The other type of divorce is called a Contested Divorce. There are two types. One requires the party asking for divorce to prove that the other spouse is “at fault” for one of a variety of reasons. This type of divorce is seldom used any more because it requires the person filing to prove the fault in a trial. It is difficult to settle because the other spouse is not likely to acknowledge that they are at fault.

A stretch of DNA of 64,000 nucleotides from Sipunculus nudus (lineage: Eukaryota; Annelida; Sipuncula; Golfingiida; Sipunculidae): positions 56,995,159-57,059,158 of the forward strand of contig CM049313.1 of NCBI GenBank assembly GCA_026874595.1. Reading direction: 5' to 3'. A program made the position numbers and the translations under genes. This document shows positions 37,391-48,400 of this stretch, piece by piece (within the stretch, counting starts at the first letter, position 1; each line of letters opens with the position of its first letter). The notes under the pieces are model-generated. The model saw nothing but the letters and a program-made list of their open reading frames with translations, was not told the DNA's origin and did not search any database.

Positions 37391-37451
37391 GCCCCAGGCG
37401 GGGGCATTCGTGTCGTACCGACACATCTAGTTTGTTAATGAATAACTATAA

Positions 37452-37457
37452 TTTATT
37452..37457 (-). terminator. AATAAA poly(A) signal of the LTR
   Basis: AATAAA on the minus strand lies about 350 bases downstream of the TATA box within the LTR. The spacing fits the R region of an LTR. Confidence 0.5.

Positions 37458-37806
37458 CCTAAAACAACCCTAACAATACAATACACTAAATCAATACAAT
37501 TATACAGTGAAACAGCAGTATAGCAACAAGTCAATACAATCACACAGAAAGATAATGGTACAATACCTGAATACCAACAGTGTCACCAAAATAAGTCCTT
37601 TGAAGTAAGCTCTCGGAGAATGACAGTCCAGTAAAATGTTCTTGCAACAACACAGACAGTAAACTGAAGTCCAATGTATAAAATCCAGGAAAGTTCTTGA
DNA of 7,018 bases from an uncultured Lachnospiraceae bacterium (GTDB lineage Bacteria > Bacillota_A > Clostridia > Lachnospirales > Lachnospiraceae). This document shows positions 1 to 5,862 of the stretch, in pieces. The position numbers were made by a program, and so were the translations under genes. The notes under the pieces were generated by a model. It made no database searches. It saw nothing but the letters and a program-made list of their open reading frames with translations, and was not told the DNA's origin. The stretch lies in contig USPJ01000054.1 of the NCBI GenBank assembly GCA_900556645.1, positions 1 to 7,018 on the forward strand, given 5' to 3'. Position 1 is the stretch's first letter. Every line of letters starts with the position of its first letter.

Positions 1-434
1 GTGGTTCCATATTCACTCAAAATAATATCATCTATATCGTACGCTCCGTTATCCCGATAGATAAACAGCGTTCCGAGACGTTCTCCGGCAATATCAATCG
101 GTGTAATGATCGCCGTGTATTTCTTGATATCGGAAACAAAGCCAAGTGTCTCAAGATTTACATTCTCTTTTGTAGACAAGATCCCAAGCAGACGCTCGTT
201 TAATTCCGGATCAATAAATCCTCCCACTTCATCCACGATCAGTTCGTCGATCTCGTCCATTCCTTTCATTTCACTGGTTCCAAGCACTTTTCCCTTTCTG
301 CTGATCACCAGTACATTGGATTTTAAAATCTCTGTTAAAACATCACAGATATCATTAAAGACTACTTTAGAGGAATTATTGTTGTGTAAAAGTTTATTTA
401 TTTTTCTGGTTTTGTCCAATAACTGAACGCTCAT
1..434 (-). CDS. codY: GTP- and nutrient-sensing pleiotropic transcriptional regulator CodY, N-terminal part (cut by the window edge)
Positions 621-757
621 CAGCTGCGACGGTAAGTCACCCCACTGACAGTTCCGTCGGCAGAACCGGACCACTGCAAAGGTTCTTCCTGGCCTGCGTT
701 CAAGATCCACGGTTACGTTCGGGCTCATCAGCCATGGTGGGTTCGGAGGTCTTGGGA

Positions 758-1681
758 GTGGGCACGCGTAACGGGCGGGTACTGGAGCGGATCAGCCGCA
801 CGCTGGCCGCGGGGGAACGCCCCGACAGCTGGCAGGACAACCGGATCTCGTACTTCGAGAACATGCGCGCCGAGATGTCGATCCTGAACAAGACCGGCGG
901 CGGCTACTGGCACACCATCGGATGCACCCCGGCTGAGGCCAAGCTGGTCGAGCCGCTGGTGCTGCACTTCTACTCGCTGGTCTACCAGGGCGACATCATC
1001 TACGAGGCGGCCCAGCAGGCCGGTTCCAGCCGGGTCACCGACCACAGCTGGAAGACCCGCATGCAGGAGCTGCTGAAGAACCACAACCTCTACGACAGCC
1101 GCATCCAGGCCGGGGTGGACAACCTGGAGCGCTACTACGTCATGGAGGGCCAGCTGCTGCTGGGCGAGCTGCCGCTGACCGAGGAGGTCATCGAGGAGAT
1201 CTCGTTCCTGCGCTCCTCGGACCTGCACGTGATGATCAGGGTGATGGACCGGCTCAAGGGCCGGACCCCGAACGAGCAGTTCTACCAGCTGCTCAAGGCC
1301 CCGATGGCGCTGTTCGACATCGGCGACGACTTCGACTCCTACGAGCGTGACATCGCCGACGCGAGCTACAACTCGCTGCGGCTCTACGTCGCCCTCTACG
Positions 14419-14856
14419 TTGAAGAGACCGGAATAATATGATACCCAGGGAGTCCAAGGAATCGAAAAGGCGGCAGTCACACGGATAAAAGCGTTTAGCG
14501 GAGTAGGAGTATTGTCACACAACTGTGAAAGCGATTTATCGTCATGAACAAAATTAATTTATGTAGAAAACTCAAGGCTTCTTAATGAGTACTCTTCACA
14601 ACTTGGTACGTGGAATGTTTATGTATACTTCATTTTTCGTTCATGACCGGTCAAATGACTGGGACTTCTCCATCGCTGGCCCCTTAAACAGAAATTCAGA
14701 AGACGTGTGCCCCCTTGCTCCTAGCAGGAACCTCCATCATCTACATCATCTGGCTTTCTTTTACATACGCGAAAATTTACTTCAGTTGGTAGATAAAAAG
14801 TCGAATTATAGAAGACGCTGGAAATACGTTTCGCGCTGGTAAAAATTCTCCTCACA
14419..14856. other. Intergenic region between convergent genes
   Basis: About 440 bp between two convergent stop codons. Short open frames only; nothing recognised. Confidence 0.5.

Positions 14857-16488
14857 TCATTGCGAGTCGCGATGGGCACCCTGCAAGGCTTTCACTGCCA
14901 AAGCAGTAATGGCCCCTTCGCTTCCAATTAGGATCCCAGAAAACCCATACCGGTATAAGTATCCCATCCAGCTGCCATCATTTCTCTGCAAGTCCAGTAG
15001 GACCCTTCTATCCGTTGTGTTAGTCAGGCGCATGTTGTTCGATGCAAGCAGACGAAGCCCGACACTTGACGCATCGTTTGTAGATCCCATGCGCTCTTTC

The more common type of Contested Divorce is called a “no-fault” divorce. This divorce, like the Joint Petition, is based upon the breakdown of the marital partnership. The Court doesn’t inquire about the reasons behind one or both of you wanting the divorce; rather it merely decides all of the issues of property division, support and parenting that must be included in a divorce judgment. This type of divorce can be very costly. There may be many trips to court for temporary orders, discovery motions, pretrial and status conferences, and trial. There are many documents that must be produced. There may be depositions of the spouses and other witnesses. A trial can last several days and there may even be an appeal. A contested divorce can end up costing tens of thousands of dollars and, in the end, both spouses may end up very unhappy with the result. Why? Well you are asking a judge, who is essentially a stranger, to decide important and intimate issues about your marriage, your children, and your property. The judge’s job is to call it as he or she sees it, not to side with one spouse or the other. I strongly urge all of my clients to reach an agreement whenever possible to avoid giving all control over to a judge.